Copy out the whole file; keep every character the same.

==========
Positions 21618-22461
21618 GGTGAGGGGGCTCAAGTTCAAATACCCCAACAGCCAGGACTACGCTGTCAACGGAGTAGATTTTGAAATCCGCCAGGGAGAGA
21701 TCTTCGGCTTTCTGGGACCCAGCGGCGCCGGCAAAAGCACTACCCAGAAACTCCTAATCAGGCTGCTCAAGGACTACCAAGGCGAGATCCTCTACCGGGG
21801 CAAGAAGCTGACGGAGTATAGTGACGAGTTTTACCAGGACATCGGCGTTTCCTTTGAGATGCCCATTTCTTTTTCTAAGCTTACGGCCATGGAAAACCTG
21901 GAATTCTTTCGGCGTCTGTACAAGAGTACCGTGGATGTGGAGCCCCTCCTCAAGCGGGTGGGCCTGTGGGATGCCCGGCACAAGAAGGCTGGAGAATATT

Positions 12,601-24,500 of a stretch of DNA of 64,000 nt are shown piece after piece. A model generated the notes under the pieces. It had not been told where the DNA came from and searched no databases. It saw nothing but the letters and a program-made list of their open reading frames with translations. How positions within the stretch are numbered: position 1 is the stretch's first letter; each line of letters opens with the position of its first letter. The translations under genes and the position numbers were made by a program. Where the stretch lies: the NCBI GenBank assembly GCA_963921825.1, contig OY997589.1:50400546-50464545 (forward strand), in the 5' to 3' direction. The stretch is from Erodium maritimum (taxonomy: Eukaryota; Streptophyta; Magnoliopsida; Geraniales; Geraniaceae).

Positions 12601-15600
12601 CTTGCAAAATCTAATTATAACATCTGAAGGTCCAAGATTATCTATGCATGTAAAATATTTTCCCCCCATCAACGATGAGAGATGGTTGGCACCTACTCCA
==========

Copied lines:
Positions 21618-22461
21618 GGTGAGGGGGCTCAAGTTCAAATACCCCAACAGCCAGGACTACGCTGTCAACGGAGTAGATTTTGAAATCCGCCAGGGAGAGA
21701 TCTTCGGCTTTCTGGGACCCAGCGGCGCCGGCAAAAGCACTACCCAGAAACTCCTAATCAGGCTGCTCAAGGACTACCAAGGCGAGATCCTCTACCGGGG
21801 CAAGAAGCTGACGGAGTATAGTGACGAGTTTTACCAGGACATCGGCGTTTCCTTTGAGATGCCCATTTCTTTTTCTAAGCTTACGGCCATGGAAAACCTG
21901 GAATTCTTTCGGCGTCTGTACAAGAGTACCGTGGATGTGGAGCCCCTCCTCAAGCGGGTGGGCCTGTGGGATGCCCGGCACAAGAAGGCTGGAGAATATT

Positions 12,601-24,500 of a stretch of DNA of 64,000 nt are shown piece after piece. A model generated the notes under the pieces. It had not been told where the DNA came from and searched no databases. It saw nothing but the letters and a program-made list of their open reading frames with translations. How positions within the stretch are numbered: position 1 is the stretch's first letter; each line of letters opens with the position of its first letter. The translations under genes and the position numbers were made by a program. Where the stretch lies: the NCBI GenBank assembly GCA_963921825.1, contig OY997589.1:50400546-50464545 (forward strand), in the 5' to 3' direction. The stretch is from Erodium maritimum (taxonomy: Eukaryota; Streptophyta; Magnoliopsida; Geraniales; Geraniaceae).

Positions 12601-15600
12601 CTTGCAAAATCTAATTATAACATCTGAAGGTCCAAGATTATCTATGCATGTAAAATATTTTCCCCCCATCAACGATGAGAGATGGTTGGCACCTACTCCA